In the next days I will put it up for sale on Reverb. The guitar is in mint condition and comes with original hardshell case and hangtags.
It’s the bass player who makes your girlfriend dance! That is why I love the bass… Today I went into the vaults of Château PGC and discovered this beautiful Gibson ES-335 bass guitar from 2013. Memphis made and Brussels played!
The Gibson ES-335 is a modern (?) take on the legendary Gibson EB-2 bass that was in production from 1958 to 1972. The EB-2 was a short scale bass, the ES-335 has a full 34 inch scale which nowadays is the standard in bass guitars. Today’s 335 has a vintage and tight sound delivered by two humbucker pups. The neck pickup was moved to the middle position (aka P-bass) and another one was added to the bridge. It delivers a punchy and balanced tone. It features a 3-way toggle switch and the regular tone and volume controls for each pup.
These instruments don’t pop up very often and I am surprised it had such a short production run. Gibson is always associated with guitars and is not the bassist’s favorite brand. I think this bass deserves more love. It is a great instrument and at a very good price point. At the time you could pick one from the shop at prices below €1,500.00. Today the sell second hand way over €2K. A future collectable?
Here are the specs: The ES-335 four string bass has a laminated maple body and top. Rosewood fingerboard and a maple neck. The headstock sports four open “clover” tuners and pearloid inlays. The neck and body have bindings and the guitar has a nitrocellulose lacquer finish to add some vintage mojo to the instrument.
The ES-335 is a great player, the center-block body is well balanced and the action is perfect. The 3-point bridge is easy to adjust and can be set to your preference in a jiffy.
It is big, it is cool and it sounds like thunder. I can’t wait to get some flatwound strings on it and “jazz-up” the weekend!
Another beauty from the Gibson Custom Shop! A 2011 Gibson Les Paul Standard one-off guitar in a striking “Splatter” finish.
I don’t have much information on this one. It resembles most a ’57 ebony but with a slightly thinner neck. The headstock has the vintage style Kluson tuners and a pearloid logo inlay. Rosewood fingerboard and 22 frets. Not sure what pups are in this but to my ears it sound like 57 Humbuckers.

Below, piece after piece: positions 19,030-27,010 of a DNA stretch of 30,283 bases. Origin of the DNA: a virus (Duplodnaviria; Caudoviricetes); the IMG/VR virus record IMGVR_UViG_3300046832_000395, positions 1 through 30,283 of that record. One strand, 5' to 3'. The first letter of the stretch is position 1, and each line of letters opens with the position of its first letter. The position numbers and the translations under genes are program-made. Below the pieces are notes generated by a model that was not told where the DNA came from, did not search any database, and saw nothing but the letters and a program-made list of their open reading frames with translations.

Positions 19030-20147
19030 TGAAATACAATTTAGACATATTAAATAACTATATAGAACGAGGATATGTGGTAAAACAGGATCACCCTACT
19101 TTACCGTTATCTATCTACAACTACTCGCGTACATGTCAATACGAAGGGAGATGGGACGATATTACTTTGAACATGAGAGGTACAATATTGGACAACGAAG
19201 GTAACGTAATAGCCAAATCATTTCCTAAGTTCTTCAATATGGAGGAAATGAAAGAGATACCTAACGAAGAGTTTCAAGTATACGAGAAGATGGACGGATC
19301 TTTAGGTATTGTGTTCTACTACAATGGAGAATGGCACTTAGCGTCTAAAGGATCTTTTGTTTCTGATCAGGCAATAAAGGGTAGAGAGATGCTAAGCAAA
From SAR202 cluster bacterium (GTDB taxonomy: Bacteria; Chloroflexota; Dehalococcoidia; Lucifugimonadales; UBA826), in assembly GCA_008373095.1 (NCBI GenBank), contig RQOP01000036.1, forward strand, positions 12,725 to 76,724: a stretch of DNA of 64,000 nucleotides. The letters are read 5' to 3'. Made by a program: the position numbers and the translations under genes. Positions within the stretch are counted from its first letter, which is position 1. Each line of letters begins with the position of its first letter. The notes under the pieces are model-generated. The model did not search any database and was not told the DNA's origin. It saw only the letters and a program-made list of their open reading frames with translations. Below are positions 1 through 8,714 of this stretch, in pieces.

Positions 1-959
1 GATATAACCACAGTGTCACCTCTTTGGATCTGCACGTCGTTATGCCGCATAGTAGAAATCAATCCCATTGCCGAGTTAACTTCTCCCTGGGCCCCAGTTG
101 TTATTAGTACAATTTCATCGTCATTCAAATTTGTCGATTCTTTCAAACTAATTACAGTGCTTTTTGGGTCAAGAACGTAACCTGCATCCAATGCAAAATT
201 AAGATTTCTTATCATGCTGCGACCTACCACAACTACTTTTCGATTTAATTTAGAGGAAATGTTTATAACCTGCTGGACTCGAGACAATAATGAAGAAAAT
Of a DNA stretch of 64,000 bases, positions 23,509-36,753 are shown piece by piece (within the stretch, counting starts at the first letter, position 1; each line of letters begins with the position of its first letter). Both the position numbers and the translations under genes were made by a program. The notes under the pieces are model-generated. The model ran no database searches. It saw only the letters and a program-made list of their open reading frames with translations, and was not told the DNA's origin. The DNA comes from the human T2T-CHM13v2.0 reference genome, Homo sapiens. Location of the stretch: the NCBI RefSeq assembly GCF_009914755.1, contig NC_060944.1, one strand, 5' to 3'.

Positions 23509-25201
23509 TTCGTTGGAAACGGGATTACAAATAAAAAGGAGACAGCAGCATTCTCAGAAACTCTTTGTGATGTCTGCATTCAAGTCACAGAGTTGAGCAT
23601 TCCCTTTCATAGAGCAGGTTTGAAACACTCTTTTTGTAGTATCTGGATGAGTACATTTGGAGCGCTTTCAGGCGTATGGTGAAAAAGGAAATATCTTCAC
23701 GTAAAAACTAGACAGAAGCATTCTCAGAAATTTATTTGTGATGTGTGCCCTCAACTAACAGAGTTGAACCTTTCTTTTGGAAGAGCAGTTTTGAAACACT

If you want to get noticed on stage, this is your guitar! Look at the striking color of the top. It is an ebony guitar splattered with a sort of “watered down” green ink and covered with a gloss finish. The weight of this Pauly is very comfortable, it might have some sort of chambering or not… I can’t “hear” any cavity when tapping the top or back. The action is low and the playability is superb.
But who cares about the specs? This is a guitar you play to get noticed and to look cool. Plug it into a Marshall and you are ready to rock! Under a stage light it will make you shine like a Chevy on snow chains in a tunnel! It will turn heads, even by those who don’t like… how Rock’n’Roll is that!
In 2013 Jason Smith from the Fender Custom Shop created an oddball! A bass guitar with everything from somewhere else. The headstock of a Fender Coronado, the bridge from a Guild, Pickups from a Danelectro… combined with an offset Bass VI body. The Fender Rascal is the “Frankenstein” among bass guitars.
This weird bird was a huge success at the music trade shows and Fender decided to put it in production as part of the Mexican “Classic Player” series. It is a four string short scale bass with lipstick pickups. A bass with guitar pickups? Yes, and the sonic range is awesome! Besides the “normal” five position switch you can expand your tonal range with another two by pulling the volume knob.
I like these oddballs, they look cool, play great and sound fantastic! For the demo I plugged this one into a vintage (1969) Marshall SLP and a 4×12 Marshall cab. To my ears it sounded great. It has a very old skool sound, almost like an upright bass. As Antoine says at the end of the demo: “it is not a slapper bass”, … but for anything else it will do the job and make you look cool!